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OMG OIG: 2,000 Emergencies That Weren't There

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January 20, 2010

The Department of Justice’s Office of the Inspector General (OIG) released yet another damning report today (PDF) on the FBI’s use of National Security Letters (NSLs). Color us shocked.

NSLs allow the FBI to secretly demand sensitive customer information from telephone and internet communications companies, financial institutions and credit agencies without suspicion or prior judicial approval. The statute was broadly rewritten in the Patriot Act. And the kicker: Anyone who receives an NSL is “gagged,” so they can’t tell anyone they got one. This violation of the First Amendment enshrined into the Patriot Act has made NSLs the FBI’s go-to surveillance tool since 9/11.

The problem is, they’ve been abusing this tool. Repeatedly. We’ve testified about this abuse. We’ve sent letters to Congress. We’ve sued over NSLs repeatedly. And yesterday the Washington Post reported in a preview of the OIG report:

The FBI illegally collected more than 2,000 U.S. telephone call records between 2002 and 2006 by invoking terrorism emergencies that did not exist or simply persuading phone companies to provide records, according to internal bureau memos and interviews.

It should surprise no one that the phone companies are forking over your info with as little as a “pretty please” from the FBI.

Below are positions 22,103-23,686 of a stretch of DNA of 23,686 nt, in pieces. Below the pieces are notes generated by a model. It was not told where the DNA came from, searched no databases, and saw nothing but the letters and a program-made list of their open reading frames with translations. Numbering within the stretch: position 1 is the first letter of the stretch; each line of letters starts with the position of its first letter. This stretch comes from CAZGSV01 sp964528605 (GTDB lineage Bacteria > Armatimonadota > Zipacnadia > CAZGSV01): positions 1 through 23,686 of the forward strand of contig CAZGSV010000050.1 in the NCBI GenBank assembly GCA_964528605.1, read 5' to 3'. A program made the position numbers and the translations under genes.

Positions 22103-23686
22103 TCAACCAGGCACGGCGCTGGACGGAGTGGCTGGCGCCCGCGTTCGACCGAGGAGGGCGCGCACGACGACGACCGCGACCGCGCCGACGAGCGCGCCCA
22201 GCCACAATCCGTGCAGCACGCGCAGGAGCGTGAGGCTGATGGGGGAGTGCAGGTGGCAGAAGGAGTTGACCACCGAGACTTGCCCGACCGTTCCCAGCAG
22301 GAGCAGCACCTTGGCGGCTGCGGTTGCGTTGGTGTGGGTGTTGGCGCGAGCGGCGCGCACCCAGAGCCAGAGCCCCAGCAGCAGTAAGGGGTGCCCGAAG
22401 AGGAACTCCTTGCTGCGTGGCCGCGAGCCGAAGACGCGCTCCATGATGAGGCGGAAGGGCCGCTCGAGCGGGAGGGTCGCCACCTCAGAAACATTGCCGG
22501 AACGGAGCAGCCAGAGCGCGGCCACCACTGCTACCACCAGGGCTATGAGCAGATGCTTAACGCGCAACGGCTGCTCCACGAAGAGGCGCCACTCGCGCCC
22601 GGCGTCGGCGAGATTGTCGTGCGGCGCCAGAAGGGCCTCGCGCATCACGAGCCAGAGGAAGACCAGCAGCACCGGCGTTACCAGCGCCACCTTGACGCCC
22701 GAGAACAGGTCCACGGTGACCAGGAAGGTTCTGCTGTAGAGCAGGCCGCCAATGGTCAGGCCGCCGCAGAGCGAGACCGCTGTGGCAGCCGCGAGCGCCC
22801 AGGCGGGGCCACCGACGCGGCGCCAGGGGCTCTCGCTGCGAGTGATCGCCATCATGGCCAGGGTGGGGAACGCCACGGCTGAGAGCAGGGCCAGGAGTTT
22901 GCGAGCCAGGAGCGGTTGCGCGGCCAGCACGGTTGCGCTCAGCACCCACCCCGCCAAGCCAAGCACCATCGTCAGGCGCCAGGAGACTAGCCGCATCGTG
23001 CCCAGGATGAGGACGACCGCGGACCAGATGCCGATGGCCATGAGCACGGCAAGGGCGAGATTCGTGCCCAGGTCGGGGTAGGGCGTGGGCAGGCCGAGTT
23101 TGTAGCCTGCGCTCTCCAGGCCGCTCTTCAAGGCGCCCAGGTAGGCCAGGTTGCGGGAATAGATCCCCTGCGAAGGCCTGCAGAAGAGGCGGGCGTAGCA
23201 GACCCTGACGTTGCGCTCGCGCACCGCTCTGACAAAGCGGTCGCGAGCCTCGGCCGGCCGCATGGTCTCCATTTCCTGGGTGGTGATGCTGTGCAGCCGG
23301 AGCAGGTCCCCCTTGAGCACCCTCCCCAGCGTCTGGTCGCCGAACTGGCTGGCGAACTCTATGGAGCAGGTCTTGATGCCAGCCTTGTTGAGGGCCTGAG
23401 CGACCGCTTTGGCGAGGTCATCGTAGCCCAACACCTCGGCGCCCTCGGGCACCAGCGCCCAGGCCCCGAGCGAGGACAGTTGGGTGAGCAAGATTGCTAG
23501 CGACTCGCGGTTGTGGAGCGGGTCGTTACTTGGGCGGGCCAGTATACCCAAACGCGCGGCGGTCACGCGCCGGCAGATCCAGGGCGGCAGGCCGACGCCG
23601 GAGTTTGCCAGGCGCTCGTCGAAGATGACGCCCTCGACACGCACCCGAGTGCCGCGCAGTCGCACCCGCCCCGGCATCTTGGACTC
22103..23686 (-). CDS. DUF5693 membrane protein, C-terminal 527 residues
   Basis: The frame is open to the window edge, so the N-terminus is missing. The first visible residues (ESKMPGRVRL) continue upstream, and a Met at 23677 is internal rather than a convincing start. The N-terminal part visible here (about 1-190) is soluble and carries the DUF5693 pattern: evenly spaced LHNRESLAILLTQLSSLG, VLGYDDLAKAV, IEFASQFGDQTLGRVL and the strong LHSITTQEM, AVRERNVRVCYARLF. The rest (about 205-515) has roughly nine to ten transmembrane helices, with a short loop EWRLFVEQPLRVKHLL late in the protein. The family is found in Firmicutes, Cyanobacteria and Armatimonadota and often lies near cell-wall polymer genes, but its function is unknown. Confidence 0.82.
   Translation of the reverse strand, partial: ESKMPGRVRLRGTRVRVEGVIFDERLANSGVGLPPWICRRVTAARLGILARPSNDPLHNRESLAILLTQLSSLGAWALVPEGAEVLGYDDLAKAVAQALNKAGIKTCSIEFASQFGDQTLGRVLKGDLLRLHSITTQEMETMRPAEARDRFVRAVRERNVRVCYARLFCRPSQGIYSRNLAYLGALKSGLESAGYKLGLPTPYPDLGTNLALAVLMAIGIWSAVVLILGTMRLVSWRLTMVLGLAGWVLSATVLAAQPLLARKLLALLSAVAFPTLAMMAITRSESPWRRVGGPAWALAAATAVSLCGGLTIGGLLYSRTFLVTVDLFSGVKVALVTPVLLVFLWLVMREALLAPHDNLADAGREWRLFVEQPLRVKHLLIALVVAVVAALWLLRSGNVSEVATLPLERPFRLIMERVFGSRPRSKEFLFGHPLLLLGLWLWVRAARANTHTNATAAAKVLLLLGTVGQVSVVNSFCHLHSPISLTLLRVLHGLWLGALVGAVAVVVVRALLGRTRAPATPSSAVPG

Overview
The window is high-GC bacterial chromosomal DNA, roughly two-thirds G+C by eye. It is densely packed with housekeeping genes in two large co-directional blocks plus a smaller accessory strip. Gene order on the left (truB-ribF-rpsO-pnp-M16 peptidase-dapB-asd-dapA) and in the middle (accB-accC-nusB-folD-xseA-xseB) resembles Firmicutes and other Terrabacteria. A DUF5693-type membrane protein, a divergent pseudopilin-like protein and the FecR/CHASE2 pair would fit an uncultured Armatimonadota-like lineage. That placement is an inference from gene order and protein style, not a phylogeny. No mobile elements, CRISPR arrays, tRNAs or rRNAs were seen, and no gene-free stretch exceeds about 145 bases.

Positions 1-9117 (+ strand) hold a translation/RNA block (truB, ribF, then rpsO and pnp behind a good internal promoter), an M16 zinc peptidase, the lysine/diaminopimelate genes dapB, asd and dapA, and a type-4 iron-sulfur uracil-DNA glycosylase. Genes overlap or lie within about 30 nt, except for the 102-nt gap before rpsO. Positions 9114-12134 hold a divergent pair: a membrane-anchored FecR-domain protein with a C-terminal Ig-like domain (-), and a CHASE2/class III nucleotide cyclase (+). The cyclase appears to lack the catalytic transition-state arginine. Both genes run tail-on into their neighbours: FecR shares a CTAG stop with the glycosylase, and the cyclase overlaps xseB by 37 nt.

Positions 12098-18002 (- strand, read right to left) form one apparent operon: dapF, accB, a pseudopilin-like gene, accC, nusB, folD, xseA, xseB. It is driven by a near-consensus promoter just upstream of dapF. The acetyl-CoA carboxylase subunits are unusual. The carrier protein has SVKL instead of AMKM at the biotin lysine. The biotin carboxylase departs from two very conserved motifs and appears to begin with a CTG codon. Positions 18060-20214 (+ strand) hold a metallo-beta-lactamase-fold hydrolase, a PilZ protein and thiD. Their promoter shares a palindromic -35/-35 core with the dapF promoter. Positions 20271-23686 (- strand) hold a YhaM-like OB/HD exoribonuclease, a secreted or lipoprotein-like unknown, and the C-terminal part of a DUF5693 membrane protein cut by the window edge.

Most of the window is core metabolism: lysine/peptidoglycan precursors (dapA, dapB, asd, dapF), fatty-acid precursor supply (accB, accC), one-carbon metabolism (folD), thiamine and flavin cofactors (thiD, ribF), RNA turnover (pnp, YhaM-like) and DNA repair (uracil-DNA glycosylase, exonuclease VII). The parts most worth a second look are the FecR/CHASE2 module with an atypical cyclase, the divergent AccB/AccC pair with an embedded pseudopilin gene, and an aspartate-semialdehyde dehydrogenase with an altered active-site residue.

This is the third report in the last four years that details the bureau’s flagrant and institutionalized abuse of NSLs. The FBI assures us they have this under control. Though we’d love to take the agency at its word, I think we’ll go ahead and push for some outside oversight.

After a brief extension that passed last month, Congress is currently weighing how to deal with three expiring provisions of the Patriot Act. Sounds like a golden opportunity to revisit the NSL authority, right?

For years, Congress has stood by while OIG report after OIG report has been released. The bureau clearly cannot be trusted to police itself, so it’s time to stand up to the FBI’s pick-and-choose approach to the rules. Congress must fulfill its oversight role and ensure that this power is reined in. There are several bills in both the House and Senate that would reform the NSL statute. Tell your representative and senator to reform the Patriot Act.

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